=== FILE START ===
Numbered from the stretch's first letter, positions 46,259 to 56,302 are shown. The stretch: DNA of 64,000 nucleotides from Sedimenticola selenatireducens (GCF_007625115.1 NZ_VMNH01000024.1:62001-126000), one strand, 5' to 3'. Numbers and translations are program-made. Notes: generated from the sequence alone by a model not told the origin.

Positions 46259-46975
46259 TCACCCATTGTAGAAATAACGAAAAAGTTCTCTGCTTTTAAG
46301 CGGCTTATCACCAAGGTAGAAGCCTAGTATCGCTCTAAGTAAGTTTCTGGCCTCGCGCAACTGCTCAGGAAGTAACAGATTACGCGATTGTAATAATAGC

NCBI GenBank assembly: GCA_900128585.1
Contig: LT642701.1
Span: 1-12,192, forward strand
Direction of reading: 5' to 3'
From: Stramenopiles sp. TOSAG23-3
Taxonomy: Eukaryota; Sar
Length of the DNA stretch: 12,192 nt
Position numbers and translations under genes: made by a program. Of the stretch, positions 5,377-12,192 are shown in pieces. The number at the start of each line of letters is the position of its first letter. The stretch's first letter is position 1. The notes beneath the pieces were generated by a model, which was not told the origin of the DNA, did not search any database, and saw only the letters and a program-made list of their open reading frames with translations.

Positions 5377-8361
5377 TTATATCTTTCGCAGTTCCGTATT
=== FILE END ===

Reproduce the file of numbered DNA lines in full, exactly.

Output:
Numbered from the stretch's first letter, positions 46,259 to 56,302 are shown. The stretch: DNA of 64,000 nucleotides from Sedimenticola selenatireducens (GCF_007625115.1 NZ_VMNH01000024.1:62001-126000), one strand, 5' to 3'. Numbers and translations are program-made. Notes: generated from the sequence alone by a model not told the origin.

Positions 46259-46975
46259 TCACCCATTGTAGAAATAACGAAAAAGTTCTCTGCTTTTAAG
46301 CGGCTTATCACCAAGGTAGAAGCCTAGTATCGCTCTAAGTAAGTTTCTGGCCTCGCGCAACTGCTCAGGAAGTAACAGATTACGCGATTGTAATAATAGC

NCBI GenBank assembly: GCA_900128585.1
Contig: LT642701.1
Span: 1-12,192, forward strand
Direction of reading: 5' to 3'
From: Stramenopiles sp. TOSAG23-3
Taxonomy: Eukaryota; Sar
Length of the DNA stretch: 12,192 nt
Position numbers and translations under genes: made by a program. Of the stretch, positions 5,377-12,192 are shown in pieces. The number at the start of each line of letters is the position of its first letter. The stretch's first letter is position 1. The notes beneath the pieces were generated by a model, which was not told the origin of the DNA, did not search any database, and saw only the letters and a program-made list of their open reading frames with translations.

Positions 5377-8361
5377 TTATATCTTTCGCAGTTCCGTATT